How to Improve Self-Esteem

March 12, 2024

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Low self-esteem can adversely impact all areas of life. Fortunately, it’s possible to improve self-esteem by making some simple behavioral changes.

What Causes Low Self-Esteem?

Low self-esteem can be influenced by many interrelated variables. Common causes include:

  • Childhood experiences: The foundation of a person’s self-esteem is built in childhood. Negative experiences like bullying, neglect, or abuse – emotional, physical, or sexual – can dramatically impact self-esteem. Lack of praise, love, or affection may also contribute to someone developing a poor self-image in adulthood.
  • Family dynamics: The dynamics within a family, including the relationships between parents and children or between siblings, can affect self-esteem. Comparisons, favoritism, or high expectations may make some family members feel inadequate or less valued.
  • Educational experiences: Negative experiences in school – difficulty learning, bullying, or social exclusion, for instance – can lead to low self-esteem. Conversely, positive reinforcement, support, and recognition can help with improving self-esteem.
  • Social comparisons: With the rise of social media, people often compare themselves to others. This can trigger feelings of inadequacy, especially when exposed to a highlight reel of perfectly curated lives.
  • Societal and cultural expectations: Cultural norms and expectations can play a central role in shaping self-esteem. Societal pressures regarding appearance, success, or gender roles are often associated with feelings of inadequacy. 
  • Personal experiences: Failures, rejections, or not meeting the expectations of self or others can lead to a negative self-image. Achievements and successes, on the other hand, can boost self-esteem, although this may come at the cost of basing self-worth solely on external accomplishments.
  • Mental health issues: Conditions like depression, anxiety, eating disorders, and other mental health issues can both cause and inflame low self-esteem.
  • Physical health and appearance: Issues with health, body image, or physical appearance can negatively impact self-image, especially in cultures that place a high value on physical attributes.
  • Life changes and stress: Major life changes, even if they are positive, can cause stress and impair self-esteem. This includes events such as moving to a new place, starting a different job, or going through a breakup.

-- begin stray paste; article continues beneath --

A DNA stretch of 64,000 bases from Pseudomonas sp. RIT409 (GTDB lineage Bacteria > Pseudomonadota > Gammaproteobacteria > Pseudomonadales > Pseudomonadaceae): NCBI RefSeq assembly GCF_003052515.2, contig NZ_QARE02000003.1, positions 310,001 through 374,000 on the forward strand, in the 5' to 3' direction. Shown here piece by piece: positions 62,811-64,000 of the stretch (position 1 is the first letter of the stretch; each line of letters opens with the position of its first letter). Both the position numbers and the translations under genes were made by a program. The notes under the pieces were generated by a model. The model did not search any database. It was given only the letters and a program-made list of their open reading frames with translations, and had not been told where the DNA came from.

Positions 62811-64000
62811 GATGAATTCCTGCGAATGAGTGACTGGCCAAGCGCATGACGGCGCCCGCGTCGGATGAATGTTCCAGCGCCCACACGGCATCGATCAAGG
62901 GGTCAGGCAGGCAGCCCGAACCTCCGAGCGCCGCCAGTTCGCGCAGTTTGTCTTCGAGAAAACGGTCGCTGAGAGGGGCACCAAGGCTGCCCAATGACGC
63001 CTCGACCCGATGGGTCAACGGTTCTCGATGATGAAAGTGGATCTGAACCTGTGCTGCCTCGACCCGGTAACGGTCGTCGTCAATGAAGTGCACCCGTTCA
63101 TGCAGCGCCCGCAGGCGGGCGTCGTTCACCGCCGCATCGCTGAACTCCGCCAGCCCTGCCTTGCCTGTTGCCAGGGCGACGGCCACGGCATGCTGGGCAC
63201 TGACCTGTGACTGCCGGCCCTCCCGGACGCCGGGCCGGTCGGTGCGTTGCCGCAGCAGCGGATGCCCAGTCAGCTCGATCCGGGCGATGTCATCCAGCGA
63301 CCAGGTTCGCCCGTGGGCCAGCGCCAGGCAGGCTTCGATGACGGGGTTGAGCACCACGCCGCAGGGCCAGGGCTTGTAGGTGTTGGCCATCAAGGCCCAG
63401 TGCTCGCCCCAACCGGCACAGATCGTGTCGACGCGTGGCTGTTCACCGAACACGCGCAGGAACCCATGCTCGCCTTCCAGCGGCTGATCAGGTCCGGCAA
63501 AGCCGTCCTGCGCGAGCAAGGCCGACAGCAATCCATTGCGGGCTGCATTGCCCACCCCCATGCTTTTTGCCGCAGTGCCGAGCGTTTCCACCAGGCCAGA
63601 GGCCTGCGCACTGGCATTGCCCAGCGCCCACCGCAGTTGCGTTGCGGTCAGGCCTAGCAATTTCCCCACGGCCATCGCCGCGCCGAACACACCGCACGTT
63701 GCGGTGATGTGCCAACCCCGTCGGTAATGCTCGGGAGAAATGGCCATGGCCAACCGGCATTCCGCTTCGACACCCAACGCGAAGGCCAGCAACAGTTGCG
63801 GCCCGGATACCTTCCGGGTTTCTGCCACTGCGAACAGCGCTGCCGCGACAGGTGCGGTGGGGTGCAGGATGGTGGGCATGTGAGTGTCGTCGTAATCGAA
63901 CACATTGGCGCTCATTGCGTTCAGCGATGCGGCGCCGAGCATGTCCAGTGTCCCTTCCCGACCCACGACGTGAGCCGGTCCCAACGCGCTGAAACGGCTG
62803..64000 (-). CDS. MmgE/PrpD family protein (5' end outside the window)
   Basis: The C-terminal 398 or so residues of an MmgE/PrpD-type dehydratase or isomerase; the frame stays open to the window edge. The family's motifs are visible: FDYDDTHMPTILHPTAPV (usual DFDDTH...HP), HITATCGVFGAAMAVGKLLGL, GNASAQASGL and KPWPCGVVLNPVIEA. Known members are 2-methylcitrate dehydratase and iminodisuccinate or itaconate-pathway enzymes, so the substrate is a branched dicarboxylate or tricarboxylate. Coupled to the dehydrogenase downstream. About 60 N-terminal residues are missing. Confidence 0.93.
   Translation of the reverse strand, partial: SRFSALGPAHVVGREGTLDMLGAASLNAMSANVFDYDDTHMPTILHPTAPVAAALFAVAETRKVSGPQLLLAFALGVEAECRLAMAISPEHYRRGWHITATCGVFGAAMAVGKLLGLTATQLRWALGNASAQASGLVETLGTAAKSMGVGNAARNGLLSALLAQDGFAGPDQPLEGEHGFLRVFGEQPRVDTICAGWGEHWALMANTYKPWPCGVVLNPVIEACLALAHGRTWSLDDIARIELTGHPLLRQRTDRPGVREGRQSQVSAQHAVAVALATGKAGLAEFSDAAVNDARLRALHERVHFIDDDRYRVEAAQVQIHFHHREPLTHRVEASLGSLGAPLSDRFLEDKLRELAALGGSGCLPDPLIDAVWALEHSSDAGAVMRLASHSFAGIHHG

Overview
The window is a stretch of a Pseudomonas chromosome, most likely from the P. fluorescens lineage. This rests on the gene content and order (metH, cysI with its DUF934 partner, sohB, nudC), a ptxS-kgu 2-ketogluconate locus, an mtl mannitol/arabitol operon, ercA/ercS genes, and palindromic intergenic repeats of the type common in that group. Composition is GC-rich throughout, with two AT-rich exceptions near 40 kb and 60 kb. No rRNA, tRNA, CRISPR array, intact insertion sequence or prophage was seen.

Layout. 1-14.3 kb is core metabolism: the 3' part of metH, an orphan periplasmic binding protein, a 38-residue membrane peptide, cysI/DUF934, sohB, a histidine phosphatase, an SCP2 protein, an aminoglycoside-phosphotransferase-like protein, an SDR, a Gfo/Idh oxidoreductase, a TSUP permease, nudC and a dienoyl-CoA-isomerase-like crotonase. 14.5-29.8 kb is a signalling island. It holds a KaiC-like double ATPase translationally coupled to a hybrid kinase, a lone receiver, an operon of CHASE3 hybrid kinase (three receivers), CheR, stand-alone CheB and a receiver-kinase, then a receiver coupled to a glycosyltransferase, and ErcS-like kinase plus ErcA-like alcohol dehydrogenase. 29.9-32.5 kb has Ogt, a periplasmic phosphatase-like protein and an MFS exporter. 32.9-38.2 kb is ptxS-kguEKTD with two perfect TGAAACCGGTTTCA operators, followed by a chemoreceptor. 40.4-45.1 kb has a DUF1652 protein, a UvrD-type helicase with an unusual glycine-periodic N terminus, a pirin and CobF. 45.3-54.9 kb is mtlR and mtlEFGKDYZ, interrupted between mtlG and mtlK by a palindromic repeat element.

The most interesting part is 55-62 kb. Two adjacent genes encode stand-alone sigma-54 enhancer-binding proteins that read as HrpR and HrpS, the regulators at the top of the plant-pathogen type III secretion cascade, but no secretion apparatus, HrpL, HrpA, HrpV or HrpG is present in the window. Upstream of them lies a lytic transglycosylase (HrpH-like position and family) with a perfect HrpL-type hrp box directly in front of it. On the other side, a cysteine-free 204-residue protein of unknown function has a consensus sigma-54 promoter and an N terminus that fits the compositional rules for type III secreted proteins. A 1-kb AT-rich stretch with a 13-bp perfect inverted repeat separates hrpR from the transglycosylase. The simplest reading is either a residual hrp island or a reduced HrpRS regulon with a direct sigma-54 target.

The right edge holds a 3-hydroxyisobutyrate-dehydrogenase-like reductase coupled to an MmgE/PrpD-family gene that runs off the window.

• Harsh self-talk: A harsh internal critic can perpetuate a cycle of low self-esteem. Negative self-talk and a focus on perceived flaws or mistakes can prevent some people from seeing their value and worth.

Addressing low self-esteem often involves exploring these underlying causes and working through them with the help of therapy, self-care, and building a support network. Keep in mind that improving self-esteem is a process, and you might need to engage with professional help along the way.

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10 Ways to Improve Self-Esteem

Here are 10 actionable ways of improving your self-esteem:

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  1. Identify your positive qualities
  2. Improve the quality of your self-talk
  3. Avoid comparing yourself to others
  4. Distance yourself from negativity
  5. Behave more confidently
  6. Establish personal boundaries
  7. Learn to say no
  8. Challenge yourself
  9. Stop trying to please everyone
  10. Reframe your mindset

1) Identify your positive qualities

Start by reflecting on what you admire about yourself. By developing an awareness of your strengths and positive qualities, you can improve the way in which you speak to yourself. 

2) Improve the quality of your self-talk

Pay attention to your internal dialogue, especially if it’s filled with negative or self-defeating statements. Challenge these thoughts by considering what you would say to a friend in a similar situation. Offering yourself the same kindness and encouragement can gradually transform your self-perception to recognize your abilities and competence. Treat yourself as you would treat your best friend.

3) Avoid comparing yourself to others

Your self-value should not hinge on the achievements of others. Constant comparison is a trap, especially with the seemingly perfect lives many people portray on social media. Try to limit your exposure to these platforms and focus on your unique journey, celebrating your own milestones.

4) Distance yourself from negativity

The influence of negative people can significantly affect your mood and self-esteem. If someone constantly highlights your flaws or doubts your capabilities, it might be time to reconsider their role in your life. Surrounding yourself with positivity leads to improved self-esteem.

5) Behave more confidently

Sometimes, adopting confident behaviors can bring about feelings of confidence. Ask yourself how a confident person would act in various scenarios and mimic those actions. The fake it until you make it approach can sometimes inspire genuine confidence as your actions feed into your self-belief.

6) Establish personal boundaries